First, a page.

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Remediation to Restoration
A photo of a yellow and black goldfinch drinking water at Thompson Reach, surrounded by vegetation.
While a great many cleanup projects have occured around the Presidio over the last decade, a few are especially noteworthy due to their scale and the restoration and recreation improvements that followed.
"Sunset Scrub"
Sunset Scrub is located just south of the World War II Memorial in the western Presidio. The Army deposited waste soil and building debris here for 50 years, ending in the late 1970s. In 2002, the Presidio Trust removed a landfill from the 2.7 acre site, exposing native soils. Staff and volunteers then planted 30,000 native plants, representing more than 100 species. A California quail, a resident coyote, a snake, and two rare plant species have all been sighted at Sunset Scrub.
"Coyote Gulch"
In 2004 and 2005, the Trust removed a landfill from a three-acre site on the Baker Beach Bluffs. The Army created the landfill between the 1930s and 1960s by dumping waste soil and building rubble into a coastal ravine. In early 2006, the Trust completed restoration of an historic access road to nearby Battery Crosby. Native dune vegetation was then planted by National Park Service staff and volunteers. A wetland feature developed in the bottom of the natural ravine that was re-exposed after the landfill was removed. A coyote is known to visit the site on a regular basis.
Thompson Reach
In 2005, 77,000 tons of Army-era landfill debris were removed from a site on the Main Post, and a portion of a creek was brought above ground (or" daylighted"). More than 35,000 seedlings from Presidio Nursery were planted to create wildlife habitat. Today, Thompson Reach teems with native plants and nesting birds – signs that a vibrant ecosystem is thriving in the lower Tennessee Hollow Watershed. The number of nesting birds has increased dramatically, and stickleback fish are seen swimming in the creek. View a video about the restoration on You Tube.
Baker Beach1 and 2A Landfills
From the 1940s to the 1970s, the Army regularly disposed of debris by dumping it over the Presidio’s coastal bluffs. In 2007, the Trust completed a dramatic and complex project to remove 73,000 tons of material from two coastal bluff landfills. They were unearthed by spider excavators and conveyed 250 feet along treacherous slopes to the top of the cliffs. In the course of the Baker Beach excavation, Civil War-era ordnance were found – two 8-inch cannon balls and two 8-inch armor-piercing shells designed for the Rodman Rifle. All were exploded in place. The work helped pave the way for subsequent trail and overlook construction along the beautiful bluffs.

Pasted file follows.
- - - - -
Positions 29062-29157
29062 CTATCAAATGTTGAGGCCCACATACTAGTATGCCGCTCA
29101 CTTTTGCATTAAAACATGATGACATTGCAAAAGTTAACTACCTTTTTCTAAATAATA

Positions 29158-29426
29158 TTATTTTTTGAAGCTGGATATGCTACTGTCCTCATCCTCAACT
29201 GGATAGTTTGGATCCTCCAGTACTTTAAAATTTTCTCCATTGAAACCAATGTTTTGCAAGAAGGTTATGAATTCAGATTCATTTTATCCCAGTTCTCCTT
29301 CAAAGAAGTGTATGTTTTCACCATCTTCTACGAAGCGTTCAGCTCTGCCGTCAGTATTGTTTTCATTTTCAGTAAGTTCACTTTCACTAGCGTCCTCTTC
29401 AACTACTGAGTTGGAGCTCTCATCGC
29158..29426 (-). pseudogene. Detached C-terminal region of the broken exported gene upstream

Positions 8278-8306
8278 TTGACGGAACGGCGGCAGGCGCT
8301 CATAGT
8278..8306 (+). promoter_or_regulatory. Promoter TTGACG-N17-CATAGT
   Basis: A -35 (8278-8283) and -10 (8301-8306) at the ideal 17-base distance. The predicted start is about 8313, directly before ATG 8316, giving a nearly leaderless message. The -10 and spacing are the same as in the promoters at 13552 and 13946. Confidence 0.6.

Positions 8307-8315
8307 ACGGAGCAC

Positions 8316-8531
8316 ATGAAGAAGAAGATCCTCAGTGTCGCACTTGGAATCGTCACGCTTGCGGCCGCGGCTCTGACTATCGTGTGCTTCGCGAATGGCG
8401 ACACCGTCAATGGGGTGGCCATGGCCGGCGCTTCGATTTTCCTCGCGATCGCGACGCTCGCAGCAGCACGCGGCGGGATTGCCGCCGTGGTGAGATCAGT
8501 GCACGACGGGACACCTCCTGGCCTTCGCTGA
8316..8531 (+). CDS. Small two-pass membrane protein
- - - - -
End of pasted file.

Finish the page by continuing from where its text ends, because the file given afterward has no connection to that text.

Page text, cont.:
Fill Site 1 and Landfill 2
In 2010, two large Army-era landfills were excavated south of El Polín Spring. In total, 60,000 cubic yards of landfill containing construction debris, municipal-type waste, and incinerator ash were removed from a four-acre area. In 2011, several hundred cypress and pine were planted, along with a mix of woodland trees, shrubs, and native plants. A new section of the Mountain Lake Trail was also constructed to allow visitors to enjoy the area. As funding becomes available in coming years, a new practice field will be built near Paul Goode Field.
Landfill E
Landfill E, a large Army-era landfill located in the Tennessee Hollow Watershed beneath the former Pop Hicks Field (out of service for more than a decade) was remediated by the Presidio Trust in 2011. In the future the Trust plans to construct a new athletic field at the site, accompanied by parking, restrooms, and a picnic area. Also, the final section of the Ecology Trail will be constructed, providing a direct link for hikers and cyclists between the Arguello Gate and Main Post. As part of the project, the western tributary of Tennessee Hollow was brought above ground (or "daylighted").
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Environmental Remediation Program
T: (415) 561-2720